22 Comments

Summary:

The enthusiasm iPad users had for magazine apps seems to be waning, according to some recent numbers that show sales of many apps slipping. Hopefully some publishers are starting to realize that simply having an iPad app doesn’t qualify as a digital content strategy.

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When the iPad first arrived on the scene, many newspaper and magazine publishers seemed to see it as a digital savior that would restore their fortunes and allow them to withstand the whole “information wants to be free” aspect of the Internet. After an initial flurry of interest, however, the enthusiasm of readers seems to be waning, according to some recent numbers which show that sales of many magazine apps have been slipping. Hopefully some publishers are starting to realize that simply having an iPad app doesn’t qualify as a digital content strategy.

Venture capitalist Fred Wilson makes exactly this point in a blog post Thursday, in which he argues that the economics around mobile platforms such as the iPhone and the iPad — and other tablets, presumably — will likely come to look a lot like the economics of the web itself, in which closing off access to content via paywalls and walled gardens has not proven to be a very successful long-term approach (with a few notable exceptions such as The Economist and the Wall Street Journal). As Wilson puts it:

I don’t understand why anyone would ever think that adding a presentation layer on top of web based content would make it something people would want to purchase when they are not willing to purchase the same content directly on the web.

Simply wrapping your content in a shiny package designed by Adobe  isn’t going to convince vast numbers of people to pay you every month for it, especially when it costs as much as or more than the print version. Having audio and video clips and other interactive doo-dads is nice, but it simply isn’t worth the premium some publishers are charging. As we (and others) have pointed out before, many iPad apps look an awful lot like the early days of CD-ROM editions — and they offer about as much in terms of real interactivity or sharing. Says Wilson:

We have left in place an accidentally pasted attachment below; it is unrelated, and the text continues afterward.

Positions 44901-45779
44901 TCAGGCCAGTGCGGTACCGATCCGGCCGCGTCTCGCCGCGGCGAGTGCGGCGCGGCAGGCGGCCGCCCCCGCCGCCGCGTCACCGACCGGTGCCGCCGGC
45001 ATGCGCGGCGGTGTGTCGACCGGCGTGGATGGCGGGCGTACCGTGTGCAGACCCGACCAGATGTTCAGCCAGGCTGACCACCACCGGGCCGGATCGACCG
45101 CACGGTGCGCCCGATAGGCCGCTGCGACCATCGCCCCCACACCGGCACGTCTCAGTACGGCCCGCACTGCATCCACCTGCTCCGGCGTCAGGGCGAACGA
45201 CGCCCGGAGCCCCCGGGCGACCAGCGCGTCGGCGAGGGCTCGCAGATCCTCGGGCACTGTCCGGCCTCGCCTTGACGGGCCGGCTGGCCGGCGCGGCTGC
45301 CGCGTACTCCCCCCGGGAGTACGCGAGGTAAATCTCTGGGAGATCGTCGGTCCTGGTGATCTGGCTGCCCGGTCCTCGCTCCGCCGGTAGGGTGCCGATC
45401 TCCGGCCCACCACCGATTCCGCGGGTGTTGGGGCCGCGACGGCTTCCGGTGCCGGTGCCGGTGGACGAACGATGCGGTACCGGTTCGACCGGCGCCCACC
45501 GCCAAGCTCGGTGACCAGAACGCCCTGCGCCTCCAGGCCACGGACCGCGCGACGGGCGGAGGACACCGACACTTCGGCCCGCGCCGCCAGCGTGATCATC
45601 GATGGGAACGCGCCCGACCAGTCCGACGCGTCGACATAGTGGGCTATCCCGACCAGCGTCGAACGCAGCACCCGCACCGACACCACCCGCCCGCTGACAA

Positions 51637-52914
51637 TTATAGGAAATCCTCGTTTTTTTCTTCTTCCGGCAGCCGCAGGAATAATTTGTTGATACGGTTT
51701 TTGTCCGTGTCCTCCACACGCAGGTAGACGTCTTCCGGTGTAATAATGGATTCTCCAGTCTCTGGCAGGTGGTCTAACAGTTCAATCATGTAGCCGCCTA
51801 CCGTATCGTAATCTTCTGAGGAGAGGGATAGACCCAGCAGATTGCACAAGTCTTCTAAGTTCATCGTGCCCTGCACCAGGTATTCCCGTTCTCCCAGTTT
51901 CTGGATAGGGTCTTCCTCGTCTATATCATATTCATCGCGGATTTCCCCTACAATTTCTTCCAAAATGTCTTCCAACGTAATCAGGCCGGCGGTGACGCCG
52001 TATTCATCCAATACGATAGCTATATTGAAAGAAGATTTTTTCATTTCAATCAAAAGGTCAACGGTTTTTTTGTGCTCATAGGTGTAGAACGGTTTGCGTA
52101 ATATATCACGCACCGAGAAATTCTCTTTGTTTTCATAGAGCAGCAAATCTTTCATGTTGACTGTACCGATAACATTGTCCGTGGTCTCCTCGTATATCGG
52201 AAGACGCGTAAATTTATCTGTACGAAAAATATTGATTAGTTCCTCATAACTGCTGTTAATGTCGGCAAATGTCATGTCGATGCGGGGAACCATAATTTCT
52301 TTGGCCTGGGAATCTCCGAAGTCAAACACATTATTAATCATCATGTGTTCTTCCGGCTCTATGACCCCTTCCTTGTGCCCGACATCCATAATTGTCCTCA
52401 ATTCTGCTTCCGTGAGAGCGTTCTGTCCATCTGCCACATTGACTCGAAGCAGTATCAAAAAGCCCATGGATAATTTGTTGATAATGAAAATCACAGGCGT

Restricting access to content doesn’t work. Someone else’s content will get filtered and curated instead of yours. Scarcity is not a viable business model on the Internet.

Apps are good for many things; they are great for games, and for function-specific services such as Yelp or Instagram or Skype, and for social networks such as Twitter and Facebook. Is your newspaper or magazine as addictive and rewarding as a game? Is it as necessary or useful as a task-specific app like Yelp or Google Maps? If not, then why would you think people would want to pay you a monthly fee for the privilege of having your content? One of the best media apps, as Damon Kiesow notes at Poynter, is the one from NPR — in part because it doesn’t force you to stay in the app. Counter-intuitive, but smart.

That’s not to say some people won’t subscribe to publications like Vanity Fair or Wired on their iPads — clearly many people will, just as many still subscribe to the print versions of those magazines. But is that a major growth or revenue-generating strategy? Not really (a point Darrell makes in his post on the recent magazine app numbers). At most, it’s just another sandbag stacked up against the digital flood of content that the web represents. I like a number of media apps — including the ones I mentioned in a recent post looking at the good, the bad and the ugly — but too many simply repurpose the same content, while removing the ability to link or share it.